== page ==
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Why I'm Passing on the Toast IPO

By Justin Pope – Oct 5, 2021 at 11:37AM

Key Points

  • Toast is a restaurant-focused point-of-sale company that is rapidly growing within a vast market.
  • Hype can impact initial public offerings, and that has been the case for Toast's recent market debut.
  • The stock's valuation is just too expensive right now to make it a wise investment opportunity.

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Toast is another competitor in the point-of-sale space.

Good companies do not always translate to good investment opportunities. Unfortunately, that disconnect often shows up often when new and exciting companies like the restaurant point-of-sale platform Toast (TOST -1.91%) go public.

There are reasons to be excited about Toast as a company, but here's why I'm passing on the company's recent IPO -- at least for now.

Toast's place in the point-of-sale space

Running a restaurant is no easy task; there are many aspects to keeping the operation running smoothly. Restaurants are often small businesses, and their founders might know more about food than business management and logistics.

Smiling person checking their phone while eating toast.

Image source: Getty Images.

Toast is a cloud-based, point-of-sale (POS) and software service that helps manage all aspects of running a restaurant business, including order entry, menu management, analytics, online ordering, and much more.

The point-of-sale industry has many competitors, including Square, Lightspeed, Toast, Stripe, and others. These companies have all thrived, because the addressable market is so large: There are more than 31 million small businesses in the U.S. alone, and included in that number is roughly 860,000 restaurants. Toast was built for the restaurant industry from the ground up. This specialization has enabled it to carve out market share among the competition as Toast's platform serves more than 40,000 restaurants.

Looking at the numbers

Toast earns revenue in several ways and breaks its top line into:

  • Subscription services
  • Financial technology solutions
  • Hardware
  • Professional services

The company generated $703.7 million in revenue through the first six months of 2021, up 105% year over year. Such growth is impressive, but it's important to note the first half of 2020 included the onset of pandemic lockdowns when many restaurants temporarily closed their doors or reduced their service, making for an "easier" comparison in 2021. While investors should track how the company continues to grow with the pandemic coming under control, revenue in the first half of this year was still up 155% from the same period in 2019.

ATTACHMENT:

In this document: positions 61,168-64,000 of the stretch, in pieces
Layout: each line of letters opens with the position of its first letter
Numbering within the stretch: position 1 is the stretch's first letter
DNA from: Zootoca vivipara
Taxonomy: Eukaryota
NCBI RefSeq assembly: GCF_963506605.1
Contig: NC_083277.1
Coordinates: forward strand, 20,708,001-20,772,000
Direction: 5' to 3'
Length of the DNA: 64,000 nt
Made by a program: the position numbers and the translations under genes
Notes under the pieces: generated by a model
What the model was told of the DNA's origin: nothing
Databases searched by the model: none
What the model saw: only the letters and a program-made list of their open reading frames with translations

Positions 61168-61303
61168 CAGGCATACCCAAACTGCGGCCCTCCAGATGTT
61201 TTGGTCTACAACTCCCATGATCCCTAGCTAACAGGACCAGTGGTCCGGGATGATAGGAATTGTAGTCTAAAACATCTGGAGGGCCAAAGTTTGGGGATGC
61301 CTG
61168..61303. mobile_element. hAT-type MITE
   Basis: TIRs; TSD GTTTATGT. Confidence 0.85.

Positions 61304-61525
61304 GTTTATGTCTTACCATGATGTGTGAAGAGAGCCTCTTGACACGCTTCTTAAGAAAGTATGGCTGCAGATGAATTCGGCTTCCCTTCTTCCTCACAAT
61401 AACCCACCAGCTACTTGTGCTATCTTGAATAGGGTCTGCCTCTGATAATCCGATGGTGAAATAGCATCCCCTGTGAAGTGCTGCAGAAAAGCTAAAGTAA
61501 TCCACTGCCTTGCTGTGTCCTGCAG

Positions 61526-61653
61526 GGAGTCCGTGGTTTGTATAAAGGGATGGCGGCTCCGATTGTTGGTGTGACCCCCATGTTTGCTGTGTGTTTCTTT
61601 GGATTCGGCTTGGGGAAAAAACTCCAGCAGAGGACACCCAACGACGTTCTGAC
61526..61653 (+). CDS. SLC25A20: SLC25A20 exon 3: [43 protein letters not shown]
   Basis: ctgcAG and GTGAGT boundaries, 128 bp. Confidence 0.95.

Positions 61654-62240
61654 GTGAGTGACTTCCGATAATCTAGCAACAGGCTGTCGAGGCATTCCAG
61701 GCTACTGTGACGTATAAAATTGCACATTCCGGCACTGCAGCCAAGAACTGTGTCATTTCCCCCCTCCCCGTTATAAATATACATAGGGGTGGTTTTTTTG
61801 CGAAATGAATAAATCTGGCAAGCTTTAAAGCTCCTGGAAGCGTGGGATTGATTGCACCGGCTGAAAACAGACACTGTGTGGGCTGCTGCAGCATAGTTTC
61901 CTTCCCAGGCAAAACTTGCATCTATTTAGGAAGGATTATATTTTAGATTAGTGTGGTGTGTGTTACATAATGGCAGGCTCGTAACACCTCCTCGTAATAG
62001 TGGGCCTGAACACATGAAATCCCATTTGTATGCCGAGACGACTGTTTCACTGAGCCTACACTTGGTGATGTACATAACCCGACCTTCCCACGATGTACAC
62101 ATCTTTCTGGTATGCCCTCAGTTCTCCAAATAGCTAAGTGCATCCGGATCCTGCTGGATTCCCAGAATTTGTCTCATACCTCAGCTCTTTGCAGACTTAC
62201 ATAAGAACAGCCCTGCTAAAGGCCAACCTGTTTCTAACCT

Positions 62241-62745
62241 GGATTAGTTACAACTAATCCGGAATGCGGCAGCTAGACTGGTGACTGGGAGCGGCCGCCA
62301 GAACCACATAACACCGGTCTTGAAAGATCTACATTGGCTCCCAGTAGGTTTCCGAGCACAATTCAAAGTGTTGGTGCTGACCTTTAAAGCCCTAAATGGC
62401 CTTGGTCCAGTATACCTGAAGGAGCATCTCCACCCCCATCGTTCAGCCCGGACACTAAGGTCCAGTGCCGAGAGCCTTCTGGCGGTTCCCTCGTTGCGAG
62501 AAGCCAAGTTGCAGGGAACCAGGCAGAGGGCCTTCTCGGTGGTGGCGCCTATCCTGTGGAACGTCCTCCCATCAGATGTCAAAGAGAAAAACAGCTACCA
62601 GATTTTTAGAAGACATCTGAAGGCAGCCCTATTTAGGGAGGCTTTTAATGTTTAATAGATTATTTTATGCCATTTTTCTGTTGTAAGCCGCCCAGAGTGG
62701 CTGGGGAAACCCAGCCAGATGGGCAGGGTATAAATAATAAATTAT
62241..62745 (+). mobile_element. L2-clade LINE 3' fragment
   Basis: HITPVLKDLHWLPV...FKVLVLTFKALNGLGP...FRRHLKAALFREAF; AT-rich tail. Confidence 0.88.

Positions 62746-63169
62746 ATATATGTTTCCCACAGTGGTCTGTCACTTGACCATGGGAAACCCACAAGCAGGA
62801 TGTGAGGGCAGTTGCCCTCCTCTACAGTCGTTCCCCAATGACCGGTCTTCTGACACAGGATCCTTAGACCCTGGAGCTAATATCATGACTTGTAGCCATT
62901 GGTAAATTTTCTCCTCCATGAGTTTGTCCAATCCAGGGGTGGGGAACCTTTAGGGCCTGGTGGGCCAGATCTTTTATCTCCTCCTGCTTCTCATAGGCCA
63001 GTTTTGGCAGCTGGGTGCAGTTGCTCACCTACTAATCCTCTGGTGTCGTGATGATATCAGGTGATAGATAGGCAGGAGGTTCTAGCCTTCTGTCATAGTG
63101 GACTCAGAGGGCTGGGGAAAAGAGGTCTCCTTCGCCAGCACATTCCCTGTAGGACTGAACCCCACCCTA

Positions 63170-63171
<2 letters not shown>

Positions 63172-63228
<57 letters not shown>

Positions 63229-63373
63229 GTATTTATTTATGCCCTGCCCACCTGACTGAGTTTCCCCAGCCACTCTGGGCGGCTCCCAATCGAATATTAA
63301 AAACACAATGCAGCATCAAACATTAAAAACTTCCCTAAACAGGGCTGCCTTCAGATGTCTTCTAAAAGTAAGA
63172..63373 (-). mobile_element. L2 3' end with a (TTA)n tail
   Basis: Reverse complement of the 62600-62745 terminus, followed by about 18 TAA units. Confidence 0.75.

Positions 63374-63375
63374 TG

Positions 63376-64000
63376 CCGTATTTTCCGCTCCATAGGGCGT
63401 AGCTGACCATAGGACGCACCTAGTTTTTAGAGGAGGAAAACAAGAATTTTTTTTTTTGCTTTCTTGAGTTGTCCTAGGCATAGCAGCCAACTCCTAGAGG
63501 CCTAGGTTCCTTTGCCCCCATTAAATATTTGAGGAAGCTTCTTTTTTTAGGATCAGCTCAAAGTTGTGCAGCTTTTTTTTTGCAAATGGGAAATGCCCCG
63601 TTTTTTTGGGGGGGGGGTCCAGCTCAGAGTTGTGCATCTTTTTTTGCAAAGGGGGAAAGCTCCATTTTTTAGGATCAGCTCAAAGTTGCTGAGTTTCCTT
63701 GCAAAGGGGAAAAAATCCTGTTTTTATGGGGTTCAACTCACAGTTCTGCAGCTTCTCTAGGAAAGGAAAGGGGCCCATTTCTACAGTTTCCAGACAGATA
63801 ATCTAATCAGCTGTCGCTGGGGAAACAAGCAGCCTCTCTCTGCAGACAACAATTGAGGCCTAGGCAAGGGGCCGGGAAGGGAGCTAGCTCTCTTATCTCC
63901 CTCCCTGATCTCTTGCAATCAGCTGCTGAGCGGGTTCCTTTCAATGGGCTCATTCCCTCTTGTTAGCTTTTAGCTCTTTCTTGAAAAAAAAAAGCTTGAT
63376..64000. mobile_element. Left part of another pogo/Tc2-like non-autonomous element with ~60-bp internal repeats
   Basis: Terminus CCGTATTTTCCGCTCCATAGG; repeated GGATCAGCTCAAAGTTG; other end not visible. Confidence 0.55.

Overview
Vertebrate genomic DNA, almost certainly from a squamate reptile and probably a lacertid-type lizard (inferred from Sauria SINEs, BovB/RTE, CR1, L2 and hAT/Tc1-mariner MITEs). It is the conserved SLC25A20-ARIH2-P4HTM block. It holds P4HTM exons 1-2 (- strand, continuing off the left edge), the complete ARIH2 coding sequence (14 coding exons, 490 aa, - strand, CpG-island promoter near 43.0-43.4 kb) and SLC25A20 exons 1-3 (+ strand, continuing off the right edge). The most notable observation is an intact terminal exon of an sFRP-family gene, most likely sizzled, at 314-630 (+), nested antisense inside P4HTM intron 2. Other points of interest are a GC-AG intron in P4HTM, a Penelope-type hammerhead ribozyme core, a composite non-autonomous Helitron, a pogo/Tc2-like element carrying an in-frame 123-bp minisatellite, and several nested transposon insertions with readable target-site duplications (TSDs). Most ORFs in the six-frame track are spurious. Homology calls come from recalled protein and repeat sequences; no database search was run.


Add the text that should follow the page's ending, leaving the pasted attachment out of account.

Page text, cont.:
Toast's margins are a more pressing issue, in my opinion. The company's gross profit margin for the first half of 2021 was 22%, which is a bit low for a technology business. The culprit here is Toast's hardware sales and professional services, which cost more than they generate in revenue.

Investors should look for subscription revenue to grow as Toast expands its customer base over time. Subscriptions are the most profitable segment of Toast's business with a 66% gross margin, but they contributed just 10% of revenue year to date. Otherwise, the company is unprofitable when you factor in sales & marketing, research & development, and administrative expenses.

The hype machine on full power

As companies prepare to enter the public markets, the investment banks that underwrite the initial public offering (IPO) price the stock. A company's financials, comparisons to peers, overall story, and demand for shares can all impact the price at which a company goes public. As a result, "hype" can be a factor.

Toast got a lot of attention leading up to its IPO, and the initial offering price rose accordingly. The deal ended up exceeding its original range of $30 to $33 per share, pricing at $40. When Toast started trading on Sept. 22, its price climbed further with an opening trade of $65.26 per share, though it has since settled in the mid-$50 range.

Why I'm passing on Toast

Toast has generated $1.18 billion of revenue over the past four quarters. Its market cap of $28.4 billion as of this writing values the stock at a price-to-sales (P/S) ratio of 24. Despite referring to itself as an SaaS (software-as-a-service) company, Toast's low gross margin somewhat tarnishes that narrative and could make it difficult to justify the stock's high price tag.

Lightspeed, a similar business that focuses on the broader hospitality industry, trades at a P/S ratio of 35, but it carries a far higher gross profit margin at 54%. Meanwhile, analysts expect industry leader Square to grow at a similar rate to Toast this year (101% revenue growth for 2021), but Square sports a similar gross margin (23%) but trades at a P/S ratio of less than eight.

These comparisons aren't perfect -- smaller companies can often command a premium valuation because they have more room to grow over time. But considering where similar stocks are valued, it seems investor hype has pulled much of the near-term upside out of Toast, which is why I'm passing on the stock for now.

Justin Pope has no position in any of the stocks mentioned. The Motley Fool owns shares of and recommends Lightspeed POS Inc. and Square. The Motley Fool has a disclosure policy.

Stocks Mentioned

Toast, Inc. Stock Quote
Toast, Inc.
$17.99 (-1.91%) $0.35
Block Stock Quote
$68.18 (-1.43%) $0.99
Lightspeed Commerce Stock Quote
Lightspeed Commerce
$17.24 (-0.12%) $0.02

*Average returns of all recommendations since inception. Cost basis and return based on previous market day close.

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